How one Girl Scout changed the hearts and minds of a future generation

Amanda is an impressive young girl, inspired by the strength of women past and present.

She is also on a mission to broaden the minds and perspectives of young children through teaching about women's studies, stereotypes and equality.

A loyal and committed Girl Scout, Amanda's Girl Scouting organization sits under the umbrella organization, the World Association of Girl Guides and Girls Scouts (WAGGGS) - an International Women's Day Charity of Choice for over a decade.

As part of her prestigious Girl Scout Gold Award, Amanda successfully organized and instructed a library program for elementary age children for International Women's Day 2018 at the Bridgewater Library in Somerset County, New Jersey, USA. It was creative, thought-provoking, informative and impressive.

Bridgewater Library actively promoted Amanda's important event to its community: "Presented by a Girl Scout from the Bridgewater community. We’ll read stories about amazing women who have had an impact on science, history, and our everyday lives, and make crafts to commemorate their achievements. Information about the Girl Scouts will be available during the program."

Amanda made an impressive video highlighting her activity

Girl Scout, Amanda, planned and presented a series of engaging and thought provoking activities for children to learn about gender parity on International Women's Day to support her pursuit of the Girl Scout Gold Award.

Amanda's work did not finish when the event finished. She went on to craft a brilliant 90 second video explaining what she had provided - and to serve as an important resource for further libraries to consider inviting community input and support to annually mark International Women's Day.

Learning and teaching about women's equality

"My project was inspired by the Women's Studies teacher at my school, Christine Romeo. She helped me throughout the project. She supported and nourished my desire to learn and teach others about women's studies," explained Amanda.

For her program, Amanda read aloud to children drawing on a range of important books about powerful women including:

International Women's Day library
Reading passages about inspiring women role models formed a major part of the International Women's Day celebrations at Bridgewater Library in New Jersey, USA.  

In addition to reading the books, Amanda also encouraged the children to make crafts to take home to remind them of these progressive women for their generation which included:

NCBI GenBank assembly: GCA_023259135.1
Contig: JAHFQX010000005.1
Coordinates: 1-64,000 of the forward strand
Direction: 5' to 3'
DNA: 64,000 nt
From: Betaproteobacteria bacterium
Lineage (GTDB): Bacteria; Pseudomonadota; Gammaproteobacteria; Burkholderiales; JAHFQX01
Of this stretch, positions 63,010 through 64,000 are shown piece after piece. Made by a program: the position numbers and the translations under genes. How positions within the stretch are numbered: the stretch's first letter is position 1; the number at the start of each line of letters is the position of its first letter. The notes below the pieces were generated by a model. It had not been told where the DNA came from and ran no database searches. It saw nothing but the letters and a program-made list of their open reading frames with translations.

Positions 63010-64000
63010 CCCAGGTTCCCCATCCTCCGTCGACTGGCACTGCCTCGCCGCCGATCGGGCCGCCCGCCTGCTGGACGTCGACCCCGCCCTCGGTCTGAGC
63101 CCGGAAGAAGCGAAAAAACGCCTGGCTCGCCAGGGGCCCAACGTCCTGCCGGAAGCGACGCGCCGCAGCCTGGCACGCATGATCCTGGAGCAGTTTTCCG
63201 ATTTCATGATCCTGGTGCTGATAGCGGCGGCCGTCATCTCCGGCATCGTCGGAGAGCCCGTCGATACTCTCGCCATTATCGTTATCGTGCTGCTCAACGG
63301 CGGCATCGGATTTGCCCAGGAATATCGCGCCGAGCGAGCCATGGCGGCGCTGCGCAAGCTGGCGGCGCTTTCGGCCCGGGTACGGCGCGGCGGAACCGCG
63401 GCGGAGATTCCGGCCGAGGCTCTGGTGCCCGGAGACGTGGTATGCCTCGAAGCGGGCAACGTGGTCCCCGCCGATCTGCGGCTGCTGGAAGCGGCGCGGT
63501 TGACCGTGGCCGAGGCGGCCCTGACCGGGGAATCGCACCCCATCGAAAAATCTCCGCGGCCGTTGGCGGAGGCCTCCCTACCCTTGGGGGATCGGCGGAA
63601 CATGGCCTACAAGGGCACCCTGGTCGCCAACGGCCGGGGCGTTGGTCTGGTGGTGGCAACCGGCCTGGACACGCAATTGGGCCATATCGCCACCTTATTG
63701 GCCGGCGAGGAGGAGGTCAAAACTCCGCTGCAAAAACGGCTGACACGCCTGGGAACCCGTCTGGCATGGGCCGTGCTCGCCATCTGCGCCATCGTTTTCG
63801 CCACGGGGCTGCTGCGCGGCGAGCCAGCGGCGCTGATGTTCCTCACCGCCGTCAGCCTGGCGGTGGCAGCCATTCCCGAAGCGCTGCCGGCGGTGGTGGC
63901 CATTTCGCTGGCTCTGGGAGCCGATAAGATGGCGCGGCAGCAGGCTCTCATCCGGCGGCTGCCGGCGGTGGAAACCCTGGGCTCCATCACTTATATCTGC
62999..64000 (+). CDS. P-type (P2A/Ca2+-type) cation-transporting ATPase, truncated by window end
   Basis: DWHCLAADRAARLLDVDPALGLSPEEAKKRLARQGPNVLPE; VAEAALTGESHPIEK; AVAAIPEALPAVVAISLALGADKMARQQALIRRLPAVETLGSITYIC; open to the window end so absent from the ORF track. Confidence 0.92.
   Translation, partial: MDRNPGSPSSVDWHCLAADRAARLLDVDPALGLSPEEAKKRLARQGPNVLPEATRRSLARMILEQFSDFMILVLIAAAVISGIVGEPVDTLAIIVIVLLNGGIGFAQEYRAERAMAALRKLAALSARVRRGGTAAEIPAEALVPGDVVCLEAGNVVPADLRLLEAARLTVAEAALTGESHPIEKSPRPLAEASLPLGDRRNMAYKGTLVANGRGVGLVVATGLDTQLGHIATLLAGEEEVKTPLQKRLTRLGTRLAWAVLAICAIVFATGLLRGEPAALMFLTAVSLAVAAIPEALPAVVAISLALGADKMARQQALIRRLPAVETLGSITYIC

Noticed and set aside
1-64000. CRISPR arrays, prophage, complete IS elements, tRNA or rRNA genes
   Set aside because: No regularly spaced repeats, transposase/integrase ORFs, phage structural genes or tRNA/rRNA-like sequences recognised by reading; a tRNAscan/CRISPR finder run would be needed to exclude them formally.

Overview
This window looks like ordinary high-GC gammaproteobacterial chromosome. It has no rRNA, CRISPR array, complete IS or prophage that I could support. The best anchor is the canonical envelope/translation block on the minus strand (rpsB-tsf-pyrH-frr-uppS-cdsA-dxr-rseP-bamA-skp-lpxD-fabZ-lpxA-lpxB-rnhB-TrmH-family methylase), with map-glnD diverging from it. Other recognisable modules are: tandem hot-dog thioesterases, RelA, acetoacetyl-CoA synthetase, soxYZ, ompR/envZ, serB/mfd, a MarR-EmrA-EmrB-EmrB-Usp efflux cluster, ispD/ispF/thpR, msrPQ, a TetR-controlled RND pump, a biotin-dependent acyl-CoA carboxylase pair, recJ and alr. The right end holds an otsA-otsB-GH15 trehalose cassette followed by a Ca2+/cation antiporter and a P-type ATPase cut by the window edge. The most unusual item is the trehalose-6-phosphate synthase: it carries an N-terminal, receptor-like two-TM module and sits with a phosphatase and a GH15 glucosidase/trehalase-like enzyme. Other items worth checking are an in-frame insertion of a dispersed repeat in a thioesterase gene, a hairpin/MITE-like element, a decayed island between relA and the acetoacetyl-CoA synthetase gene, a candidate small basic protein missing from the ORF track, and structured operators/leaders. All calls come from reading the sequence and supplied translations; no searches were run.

• DNA strands made of Twizzlers, toothpicks and marshmallows (Rosalind Franklin)
  • toilet paper roll airplanes (Amelia Earhart)
  • birds made out of pinecones (Rachel Carson)

Volunteers made a #PressforProgress in their local community

International Women's Day library reading
Home-made t-shirts bearing the International Women's Day #PressforProgress campaign theme were adorned.  

To promote International Women’s Day at the library, Amanda and the volunteers who assisted her with the program wore red T-shirts they had made that carried the 2018 International Women’s Day campaign theme hashtag #PressforProgress on the back.

Amanda's younger sister is a keen and budding photographer and being keen to support the activity, helped Amanda out on the day by taking many engaging photographs. 

A call for libraries to mark the day annually

"For my project not only did I do the library program, I also taught lessons about women to 6th graders in Mrs. Ohnsorg’s class at Eisenhower Intermediate School also located in Bridgewater, New Jersey. To bring my project full circle by working with Middle School students, I helped lead a book club discussion about the book: The True Confessions of Charlotte Doyle by Avi," explained Amanda.

"Under the guidance of Mrs. Woznick, school librarian, I discussed stereotypes and women's issues with the Middle School students. Finally, I made books about the library program and lesson plans for the teachers, as well as the library of selected books - so that they may incorporate these programs into their yearly plans and promote International Women’s Day annually," remarked Amanda.

So how does your local library mark International Women's Day?

Simple and effective, Amanda's efforts are commendable. If this is how one Girl Scout in New Jersey can create such activity with impact, imagine what can follow around the world in her footsteps.

"Alone we can do so little. Together, we can do so much" - author and political activist, Helen Keller.

Well done to you Girl Scout, Amanda!


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